Assessing Company Culture for Social Business Transformation [INFOGRAPHIC]
Interestingly enough, as I was working on this article and INFOGRAPHIC, Brian Solis of the Altimeter Group, published his list of trends and predictions for 2014/2015. In it he states, “To expedite adaptation, companies will need to create a culture of innovation, which is core to the future of work and competition.” He also posed a question, “How do we change our culture to disrupt before we’re disrupted?”
I have an answer to that question…
Apply the Principles of the Competing Values Framework for Successful Social Business Transformation
You may be asking, “What is the Competing Values Framework (CVF)?”
Named as one of the top 50 most important business models in the history of business, this framework was developed by professors, Quinn and Rohrbaugh, at the University of Michigan in 1983, in a research effort to answer the question of what makes organizations effective. It has been studied by universities, many books and papers have been written about it, and it has been used to improve thousands of enterprises since that time.
So what is it?
The Competing Values Framework is a tool that is used to assess internal company culture, and one of the most important applications for the CVF is to be used as a guide for change.
In this article, I want to give you a foundational understanding by introducing the Competing Values Framework at a basic level, and then to explain how this insight is relevant when applied to social business today.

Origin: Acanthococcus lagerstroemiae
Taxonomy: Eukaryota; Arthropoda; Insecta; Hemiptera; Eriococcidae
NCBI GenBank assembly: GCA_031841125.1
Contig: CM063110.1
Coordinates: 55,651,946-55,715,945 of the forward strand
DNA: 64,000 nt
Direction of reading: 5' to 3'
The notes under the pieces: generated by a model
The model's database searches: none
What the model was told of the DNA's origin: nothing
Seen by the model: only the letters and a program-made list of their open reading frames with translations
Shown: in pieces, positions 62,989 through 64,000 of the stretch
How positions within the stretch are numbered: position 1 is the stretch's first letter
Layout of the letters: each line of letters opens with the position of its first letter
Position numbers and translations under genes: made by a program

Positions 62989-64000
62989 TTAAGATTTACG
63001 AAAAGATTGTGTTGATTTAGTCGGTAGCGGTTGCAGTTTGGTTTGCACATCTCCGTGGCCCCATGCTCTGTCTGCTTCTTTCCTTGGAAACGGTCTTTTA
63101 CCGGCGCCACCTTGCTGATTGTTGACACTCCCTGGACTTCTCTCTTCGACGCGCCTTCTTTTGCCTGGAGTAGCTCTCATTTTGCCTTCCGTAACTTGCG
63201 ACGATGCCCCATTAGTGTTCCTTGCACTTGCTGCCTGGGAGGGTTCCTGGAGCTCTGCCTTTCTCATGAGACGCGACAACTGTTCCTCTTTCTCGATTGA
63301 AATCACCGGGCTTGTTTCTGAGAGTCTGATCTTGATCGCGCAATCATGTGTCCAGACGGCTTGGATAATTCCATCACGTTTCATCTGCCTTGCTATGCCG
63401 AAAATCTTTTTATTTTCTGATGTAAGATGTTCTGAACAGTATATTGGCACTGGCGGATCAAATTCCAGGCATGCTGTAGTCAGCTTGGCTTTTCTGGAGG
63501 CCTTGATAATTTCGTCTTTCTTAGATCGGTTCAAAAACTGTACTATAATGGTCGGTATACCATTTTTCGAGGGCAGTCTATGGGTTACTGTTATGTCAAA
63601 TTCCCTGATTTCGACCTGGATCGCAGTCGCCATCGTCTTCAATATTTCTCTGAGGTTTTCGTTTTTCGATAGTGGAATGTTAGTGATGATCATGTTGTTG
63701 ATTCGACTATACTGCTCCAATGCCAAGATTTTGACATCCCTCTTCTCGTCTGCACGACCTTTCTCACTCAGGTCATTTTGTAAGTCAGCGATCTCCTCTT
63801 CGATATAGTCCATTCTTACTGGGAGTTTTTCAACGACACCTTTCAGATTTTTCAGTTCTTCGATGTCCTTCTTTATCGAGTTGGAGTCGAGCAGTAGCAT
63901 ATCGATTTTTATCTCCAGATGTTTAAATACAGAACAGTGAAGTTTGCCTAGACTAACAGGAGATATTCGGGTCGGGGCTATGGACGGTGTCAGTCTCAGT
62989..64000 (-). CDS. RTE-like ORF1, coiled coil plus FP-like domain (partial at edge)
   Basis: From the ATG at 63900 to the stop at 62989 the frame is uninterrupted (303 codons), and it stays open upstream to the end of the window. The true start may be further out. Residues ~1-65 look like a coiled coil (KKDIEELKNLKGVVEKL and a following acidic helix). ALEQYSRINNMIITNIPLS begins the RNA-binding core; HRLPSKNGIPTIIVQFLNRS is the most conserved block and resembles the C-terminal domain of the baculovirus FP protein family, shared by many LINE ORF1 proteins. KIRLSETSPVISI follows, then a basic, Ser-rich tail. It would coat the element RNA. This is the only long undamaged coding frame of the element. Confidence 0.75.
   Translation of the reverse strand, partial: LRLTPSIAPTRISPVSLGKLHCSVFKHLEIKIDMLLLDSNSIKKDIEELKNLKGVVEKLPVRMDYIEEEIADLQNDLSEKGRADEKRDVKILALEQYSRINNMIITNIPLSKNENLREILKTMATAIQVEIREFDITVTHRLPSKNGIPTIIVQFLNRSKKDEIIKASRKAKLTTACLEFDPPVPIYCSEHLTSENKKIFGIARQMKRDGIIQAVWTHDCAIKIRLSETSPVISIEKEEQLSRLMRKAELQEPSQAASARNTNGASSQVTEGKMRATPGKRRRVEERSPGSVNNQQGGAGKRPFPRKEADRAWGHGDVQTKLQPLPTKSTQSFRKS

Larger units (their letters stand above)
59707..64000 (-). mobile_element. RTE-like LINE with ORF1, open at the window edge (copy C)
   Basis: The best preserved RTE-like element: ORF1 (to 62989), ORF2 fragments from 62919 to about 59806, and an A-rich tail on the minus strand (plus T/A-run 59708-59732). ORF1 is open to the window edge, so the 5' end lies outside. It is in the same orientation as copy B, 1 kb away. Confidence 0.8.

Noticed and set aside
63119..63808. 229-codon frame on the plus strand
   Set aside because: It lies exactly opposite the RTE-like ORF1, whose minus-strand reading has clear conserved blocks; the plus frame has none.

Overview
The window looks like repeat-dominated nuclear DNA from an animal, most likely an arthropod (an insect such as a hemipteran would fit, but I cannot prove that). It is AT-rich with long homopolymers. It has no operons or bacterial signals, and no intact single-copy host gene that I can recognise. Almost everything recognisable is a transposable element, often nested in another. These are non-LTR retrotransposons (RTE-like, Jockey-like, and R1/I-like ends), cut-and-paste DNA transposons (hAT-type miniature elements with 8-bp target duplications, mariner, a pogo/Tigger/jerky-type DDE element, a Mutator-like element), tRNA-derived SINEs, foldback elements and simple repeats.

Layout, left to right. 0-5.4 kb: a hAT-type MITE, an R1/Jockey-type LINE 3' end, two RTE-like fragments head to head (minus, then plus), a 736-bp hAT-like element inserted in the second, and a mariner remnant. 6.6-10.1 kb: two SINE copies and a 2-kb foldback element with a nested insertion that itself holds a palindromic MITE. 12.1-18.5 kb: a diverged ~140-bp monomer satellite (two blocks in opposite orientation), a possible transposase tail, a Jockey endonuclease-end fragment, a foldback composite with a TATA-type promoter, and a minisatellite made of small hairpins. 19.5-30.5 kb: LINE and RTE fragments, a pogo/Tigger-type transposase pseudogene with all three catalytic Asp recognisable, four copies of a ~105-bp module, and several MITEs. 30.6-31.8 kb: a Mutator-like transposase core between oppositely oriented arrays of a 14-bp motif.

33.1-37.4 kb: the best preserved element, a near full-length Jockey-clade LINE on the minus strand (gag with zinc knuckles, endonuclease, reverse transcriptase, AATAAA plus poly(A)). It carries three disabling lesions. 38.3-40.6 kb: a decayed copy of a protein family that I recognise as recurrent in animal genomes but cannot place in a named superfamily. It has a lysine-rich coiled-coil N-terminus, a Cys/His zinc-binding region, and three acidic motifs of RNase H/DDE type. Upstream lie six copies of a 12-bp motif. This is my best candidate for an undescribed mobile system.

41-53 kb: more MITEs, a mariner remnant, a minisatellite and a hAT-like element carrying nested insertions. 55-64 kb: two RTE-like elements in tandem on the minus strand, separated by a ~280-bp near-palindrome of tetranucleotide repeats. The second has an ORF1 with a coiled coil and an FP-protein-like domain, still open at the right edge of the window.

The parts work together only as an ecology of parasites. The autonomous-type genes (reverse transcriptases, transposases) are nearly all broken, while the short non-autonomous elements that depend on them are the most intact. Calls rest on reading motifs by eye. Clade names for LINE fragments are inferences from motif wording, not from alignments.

If you take a look at my INFOGRAPHIC of the CVF, you will notice that it is divided by two separate polarities in an organization – one being Flexibility vs. Stability, and the other being Internal vs. External. You will also see that these polarities divide the framework into four different quadrants that represent leadership style – Collaborative, Creative, Controlling and Competitive. This framework highlights the contradictions between these types of leadership and the two inherent tension points that are created between them.
Let’s dive deeper. Take a look at each quadrant.
The first point of tension you will see on the CVF is between the Controlling and Creative leadership styles. The Control quadrant fits between the polarities of being internal and stable. Why? Because the characteristics that produce effectiveness of a controlled environment are processes, uniformity, regulation, rules, and obedience. This level of rigidity guarantees extremely low risk, but also very incremental innovation. The Creative quadrant is identified as both flexible and external. This leadership style is identified by freedom, and this leader would be considered a visionary. Although a substantial amount of risk is involved, the effectiveness of creative leadership is demonstrated by high levels of breakthrough innovation and high adaptability to change.